Central venous thrombosis: A hazard of medical progress

G. D. Warden, D. W. Wilmore, Basil A Pruitt

Research output: Contribution to journalArticle

95 Citations (Scopus)

Abstract

Autopsy reports of 139 burned patients who died during the period 1 January 1970 to 1 July 1972 were reviewed. Central venous thrombosis occurred in 36.7% of the autopsy cases, with 25 of 64 clots demonstrating suppuration. Pulmonary embolization occurred in 42 patients, and the source of the emboli was related to central venous thrombosis in three fourths of the cases. Compared with previous studies of complications of intravenous therapy, there has been a sharp increase in central venous thrombosis and pulmonary embolization associated with more frequent use of central venous catheters. The clinical diagnosis of central venous thrombosis, both suppurative and bland, is extremely difficult, and must be suspected in cases of sepsis of unknown origin in the thermally injured patient.

Original languageEnglish (US)
Pages (from-to)620-626
Number of pages7
JournalJournal of Trauma
Volume13
Issue number7
StatePublished - 1973

Fingerprint

Venous Thrombosis
Autopsy
Lung
Suppuration
Central Venous Catheters
Embolism
Sepsis
Therapeutics

ASJC Scopus subject areas

  • Surgery

Cite this

Warden, G. D., Wilmore, D. W., & Pruitt, B. A. (1973). Central venous thrombosis: A hazard of medical progress. Journal of Trauma, 13(7), 620-626.

Central venous thrombosis : A hazard of medical progress. / Warden, G. D.; Wilmore, D. W.; Pruitt, Basil A.

In: Journal of Trauma, Vol. 13, No. 7, 1973, p. 620-626.

Research output: Contribution to journalArticle

Warden, GD, Wilmore, DW & Pruitt, BA 1973, 'Central venous thrombosis: A hazard of medical progress', Journal of Trauma, vol. 13, no. 7, pp. 620-626.
Warden GD, Wilmore DW, Pruitt BA. Central venous thrombosis: A hazard of medical progress. Journal of Trauma. 1973;13(7):620-626.
Warden, G. D. ; Wilmore, D. W. ; Pruitt, Basil A. / Central venous thrombosis : A hazard of medical progress. In: Journal of Trauma. 1973 ; Vol. 13, No. 7. pp. 620-626.
@article{5cb05b2f17b54ec19a32d44ce0c3e710,
title = "Central venous thrombosis: A hazard of medical progress",
abstract = "Autopsy reports of 139 burned patients who died during the period 1 January 1970 to 1 July 1972 were reviewed. Central venous thrombosis occurred in 36.7{\%} of the autopsy cases, with 25 of 64 clots demonstrating suppuration. Pulmonary embolization occurred in 42 patients, and the source of the emboli was related to central venous thrombosis in three fourths of the cases. Compared with previous studies of complications of intravenous therapy, there has been a sharp increase in central venous thrombosis and pulmonary embolization associated with more frequent use of central venous catheters. The clinical diagnosis of central venous thrombosis, both suppurative and bland, is extremely difficult, and must be suspected in cases of sepsis of unknown origin in the thermally injured patient.",
author = "Warden, {G. D.} and Wilmore, {D. W.} and Pruitt, {Basil A}",
year = "1973",
language = "English (US)",
volume = "13",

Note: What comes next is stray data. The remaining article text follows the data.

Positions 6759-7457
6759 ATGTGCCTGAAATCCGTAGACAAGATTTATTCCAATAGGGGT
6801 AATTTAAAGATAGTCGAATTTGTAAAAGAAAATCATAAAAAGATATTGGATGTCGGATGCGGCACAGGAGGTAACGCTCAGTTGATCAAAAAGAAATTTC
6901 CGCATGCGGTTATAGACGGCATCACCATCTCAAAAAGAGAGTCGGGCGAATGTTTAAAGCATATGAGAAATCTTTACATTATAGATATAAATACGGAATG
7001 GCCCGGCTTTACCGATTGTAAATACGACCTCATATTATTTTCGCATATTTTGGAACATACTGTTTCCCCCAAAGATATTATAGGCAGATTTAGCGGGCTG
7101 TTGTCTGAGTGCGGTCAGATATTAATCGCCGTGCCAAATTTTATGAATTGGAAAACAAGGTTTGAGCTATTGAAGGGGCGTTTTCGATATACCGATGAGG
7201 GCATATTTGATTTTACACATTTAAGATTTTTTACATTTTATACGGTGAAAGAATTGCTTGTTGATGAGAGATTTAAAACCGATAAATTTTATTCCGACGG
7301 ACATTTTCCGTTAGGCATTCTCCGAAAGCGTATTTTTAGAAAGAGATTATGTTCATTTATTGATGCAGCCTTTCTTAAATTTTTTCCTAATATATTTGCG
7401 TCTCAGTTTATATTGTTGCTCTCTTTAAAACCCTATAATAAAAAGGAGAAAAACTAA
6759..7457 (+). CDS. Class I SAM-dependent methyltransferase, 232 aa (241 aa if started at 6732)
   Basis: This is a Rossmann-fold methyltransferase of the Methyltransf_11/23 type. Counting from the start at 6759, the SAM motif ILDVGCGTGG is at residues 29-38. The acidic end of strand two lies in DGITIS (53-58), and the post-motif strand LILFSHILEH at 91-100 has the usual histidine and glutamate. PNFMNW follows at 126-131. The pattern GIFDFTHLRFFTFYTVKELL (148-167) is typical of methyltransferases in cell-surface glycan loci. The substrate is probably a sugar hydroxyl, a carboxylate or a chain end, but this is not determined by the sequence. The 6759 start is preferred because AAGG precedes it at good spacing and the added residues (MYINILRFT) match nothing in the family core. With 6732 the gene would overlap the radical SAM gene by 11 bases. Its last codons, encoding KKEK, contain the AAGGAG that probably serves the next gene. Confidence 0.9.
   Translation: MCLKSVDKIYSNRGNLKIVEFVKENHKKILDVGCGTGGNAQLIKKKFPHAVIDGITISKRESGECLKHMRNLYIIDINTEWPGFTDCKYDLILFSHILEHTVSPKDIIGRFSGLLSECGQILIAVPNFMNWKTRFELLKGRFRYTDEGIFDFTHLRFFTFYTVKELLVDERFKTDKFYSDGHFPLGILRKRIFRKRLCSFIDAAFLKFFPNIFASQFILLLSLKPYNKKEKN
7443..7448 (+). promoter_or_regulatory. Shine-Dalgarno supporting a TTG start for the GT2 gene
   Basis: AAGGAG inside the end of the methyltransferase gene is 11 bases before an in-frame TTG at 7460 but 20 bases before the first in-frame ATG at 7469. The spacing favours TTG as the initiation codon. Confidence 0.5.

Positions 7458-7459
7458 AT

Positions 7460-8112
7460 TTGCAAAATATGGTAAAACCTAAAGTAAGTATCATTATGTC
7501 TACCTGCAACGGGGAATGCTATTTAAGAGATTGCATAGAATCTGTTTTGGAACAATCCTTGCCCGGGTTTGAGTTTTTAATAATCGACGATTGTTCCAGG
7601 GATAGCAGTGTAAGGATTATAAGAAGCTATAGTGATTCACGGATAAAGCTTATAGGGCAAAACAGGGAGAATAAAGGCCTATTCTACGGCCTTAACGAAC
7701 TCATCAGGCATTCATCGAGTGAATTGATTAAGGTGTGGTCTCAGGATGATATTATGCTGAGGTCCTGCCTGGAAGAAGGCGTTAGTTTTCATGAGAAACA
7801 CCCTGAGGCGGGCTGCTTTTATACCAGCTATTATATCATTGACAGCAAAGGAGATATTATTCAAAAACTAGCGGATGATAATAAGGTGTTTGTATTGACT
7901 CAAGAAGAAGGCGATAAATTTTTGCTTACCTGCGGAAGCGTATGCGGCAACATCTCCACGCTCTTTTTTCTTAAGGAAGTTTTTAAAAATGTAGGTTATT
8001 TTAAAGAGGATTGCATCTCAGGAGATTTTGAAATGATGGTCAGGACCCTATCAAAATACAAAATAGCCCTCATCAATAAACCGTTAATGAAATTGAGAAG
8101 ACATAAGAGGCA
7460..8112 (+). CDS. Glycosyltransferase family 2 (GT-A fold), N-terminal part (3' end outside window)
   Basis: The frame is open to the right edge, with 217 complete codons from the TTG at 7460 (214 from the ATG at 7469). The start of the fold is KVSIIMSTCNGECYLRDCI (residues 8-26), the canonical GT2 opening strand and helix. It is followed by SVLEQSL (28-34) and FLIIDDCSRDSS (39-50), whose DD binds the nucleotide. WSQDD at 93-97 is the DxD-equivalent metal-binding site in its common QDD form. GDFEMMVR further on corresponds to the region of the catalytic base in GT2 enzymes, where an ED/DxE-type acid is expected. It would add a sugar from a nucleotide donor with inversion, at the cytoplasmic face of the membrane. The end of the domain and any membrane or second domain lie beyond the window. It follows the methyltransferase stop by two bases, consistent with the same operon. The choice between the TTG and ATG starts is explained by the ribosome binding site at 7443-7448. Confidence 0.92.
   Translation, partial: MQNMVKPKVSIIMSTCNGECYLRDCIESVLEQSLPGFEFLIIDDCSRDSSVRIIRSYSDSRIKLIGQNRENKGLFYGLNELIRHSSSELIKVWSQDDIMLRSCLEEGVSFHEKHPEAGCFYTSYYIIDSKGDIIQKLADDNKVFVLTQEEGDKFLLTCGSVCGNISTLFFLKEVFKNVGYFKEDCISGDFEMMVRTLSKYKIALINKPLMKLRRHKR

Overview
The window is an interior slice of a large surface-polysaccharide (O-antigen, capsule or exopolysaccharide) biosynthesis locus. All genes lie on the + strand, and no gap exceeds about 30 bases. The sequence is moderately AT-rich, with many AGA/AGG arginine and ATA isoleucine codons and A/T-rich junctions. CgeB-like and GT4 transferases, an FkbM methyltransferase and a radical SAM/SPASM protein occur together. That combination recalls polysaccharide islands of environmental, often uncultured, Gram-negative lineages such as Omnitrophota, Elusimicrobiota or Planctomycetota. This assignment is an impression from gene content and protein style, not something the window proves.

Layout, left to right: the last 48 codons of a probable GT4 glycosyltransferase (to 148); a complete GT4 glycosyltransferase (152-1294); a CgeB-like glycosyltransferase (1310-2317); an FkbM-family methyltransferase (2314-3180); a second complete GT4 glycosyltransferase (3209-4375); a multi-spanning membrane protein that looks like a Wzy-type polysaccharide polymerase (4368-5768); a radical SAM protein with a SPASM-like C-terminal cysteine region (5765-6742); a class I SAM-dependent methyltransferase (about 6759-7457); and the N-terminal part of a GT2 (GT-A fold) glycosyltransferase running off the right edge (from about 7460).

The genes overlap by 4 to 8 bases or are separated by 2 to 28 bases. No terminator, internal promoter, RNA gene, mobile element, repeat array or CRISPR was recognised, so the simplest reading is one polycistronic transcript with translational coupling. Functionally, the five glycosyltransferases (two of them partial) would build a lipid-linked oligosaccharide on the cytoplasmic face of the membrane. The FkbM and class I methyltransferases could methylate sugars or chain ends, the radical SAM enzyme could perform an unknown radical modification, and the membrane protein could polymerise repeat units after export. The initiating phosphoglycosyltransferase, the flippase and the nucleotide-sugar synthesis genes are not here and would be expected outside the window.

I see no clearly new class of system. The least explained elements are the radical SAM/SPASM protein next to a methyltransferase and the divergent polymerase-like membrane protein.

pages = "620--626",
journal = "Journal of Trauma and Acute Care Surgery",
issn = "2163-0755",
publisher = "Lippincott Williams and Wilkins",
number = "7",

}

TY - JOUR

T1 - Central venous thrombosis

T2 - A hazard of medical progress

AU - Warden, G. D.

AU - Wilmore, D. W.

AU - Pruitt, Basil A

PY - 1973

Y1 - 1973

N2 - Autopsy reports of 139 burned patients who died during the period 1 January 1970 to 1 July 1972 were reviewed. Central venous thrombosis occurred in 36.7% of the autopsy cases, with 25 of 64 clots demonstrating suppuration. Pulmonary embolization occurred in 42 patients, and the source of the emboli was related to central venous thrombosis in three fourths of the cases. Compared with previous studies of complications of intravenous therapy, there has been a sharp increase in central venous thrombosis and pulmonary embolization associated with more frequent use of central venous catheters. The clinical diagnosis of central venous thrombosis, both suppurative and bland, is extremely difficult, and must be suspected in cases of sepsis of unknown origin in the thermally injured patient.

AB - Autopsy reports of 139 burned patients who died during the period 1 January 1970 to 1 July 1972 were reviewed. Central venous thrombosis occurred in 36.7% of the autopsy cases, with 25 of 64 clots demonstrating suppuration. Pulmonary embolization occurred in 42 patients, and the source of the emboli was related to central venous thrombosis in three fourths of the cases. Compared with previous studies of complications of intravenous therapy, there has been a sharp increase in central venous thrombosis and pulmonary embolization associated with more frequent use of central venous catheters. The clinical diagnosis of central venous thrombosis, both suppurative and bland, is extremely difficult, and must be suspected in cases of sepsis of unknown origin in the thermally injured patient.

UR - http://www.scopus.com/inward/record.url?scp=0015787542&partnerID=8YFLogxK

UR - http://www.scopus.com/inward/citedby.url?scp=0015787542&partnerID=8YFLogxK

M3 - Article

C2 - 4715030

AN - SCOPUS:0015787542

VL - 13

SP - 620

EP - 626

JO - Journal of Trauma and Acute Care Surgery

JF - Journal of Trauma and Acute Care Surgery

SN - 2163-0755

IS - 7

ER -